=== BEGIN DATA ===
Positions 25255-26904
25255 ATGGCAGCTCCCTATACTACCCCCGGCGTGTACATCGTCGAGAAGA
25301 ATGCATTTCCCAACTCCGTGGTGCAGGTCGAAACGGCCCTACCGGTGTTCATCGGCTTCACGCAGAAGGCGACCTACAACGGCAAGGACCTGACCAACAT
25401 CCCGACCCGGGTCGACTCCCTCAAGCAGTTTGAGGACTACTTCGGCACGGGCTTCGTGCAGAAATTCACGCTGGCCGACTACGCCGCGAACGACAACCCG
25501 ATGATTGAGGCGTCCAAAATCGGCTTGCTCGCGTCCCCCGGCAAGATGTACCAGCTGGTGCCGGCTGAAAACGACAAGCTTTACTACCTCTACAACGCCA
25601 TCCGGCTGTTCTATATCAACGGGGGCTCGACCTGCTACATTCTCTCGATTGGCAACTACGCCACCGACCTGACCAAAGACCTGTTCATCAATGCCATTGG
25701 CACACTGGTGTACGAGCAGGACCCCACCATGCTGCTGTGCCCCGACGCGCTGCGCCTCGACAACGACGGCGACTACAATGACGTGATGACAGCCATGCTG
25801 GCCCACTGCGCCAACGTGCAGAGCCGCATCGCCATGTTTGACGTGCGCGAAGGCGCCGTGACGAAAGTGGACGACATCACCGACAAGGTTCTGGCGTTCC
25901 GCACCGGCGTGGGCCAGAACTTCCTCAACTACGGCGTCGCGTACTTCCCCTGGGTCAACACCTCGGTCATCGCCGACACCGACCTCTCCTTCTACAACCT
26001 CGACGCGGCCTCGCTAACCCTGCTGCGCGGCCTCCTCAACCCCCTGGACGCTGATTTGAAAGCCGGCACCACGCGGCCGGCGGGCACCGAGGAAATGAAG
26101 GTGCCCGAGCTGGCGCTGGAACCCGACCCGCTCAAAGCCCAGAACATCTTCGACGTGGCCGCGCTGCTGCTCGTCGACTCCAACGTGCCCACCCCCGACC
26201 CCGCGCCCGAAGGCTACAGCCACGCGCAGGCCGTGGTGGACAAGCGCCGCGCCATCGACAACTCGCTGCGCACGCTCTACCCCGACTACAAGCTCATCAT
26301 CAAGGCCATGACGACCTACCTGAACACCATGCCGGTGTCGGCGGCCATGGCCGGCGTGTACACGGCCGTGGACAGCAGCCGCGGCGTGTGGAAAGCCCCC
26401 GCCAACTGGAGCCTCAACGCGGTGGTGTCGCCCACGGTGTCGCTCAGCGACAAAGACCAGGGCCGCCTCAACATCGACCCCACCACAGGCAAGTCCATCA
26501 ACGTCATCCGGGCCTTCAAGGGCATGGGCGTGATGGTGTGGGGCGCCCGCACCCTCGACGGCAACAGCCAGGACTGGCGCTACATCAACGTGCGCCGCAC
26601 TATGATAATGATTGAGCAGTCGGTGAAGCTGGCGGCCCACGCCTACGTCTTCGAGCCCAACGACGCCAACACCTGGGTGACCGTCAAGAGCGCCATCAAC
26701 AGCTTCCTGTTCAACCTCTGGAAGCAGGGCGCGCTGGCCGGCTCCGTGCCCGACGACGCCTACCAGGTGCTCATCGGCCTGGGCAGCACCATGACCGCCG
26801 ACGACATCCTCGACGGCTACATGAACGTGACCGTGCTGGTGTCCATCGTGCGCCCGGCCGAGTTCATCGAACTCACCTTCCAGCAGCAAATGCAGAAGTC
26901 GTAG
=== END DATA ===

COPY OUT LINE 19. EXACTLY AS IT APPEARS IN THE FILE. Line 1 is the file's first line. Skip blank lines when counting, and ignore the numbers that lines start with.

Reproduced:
26901 GTAG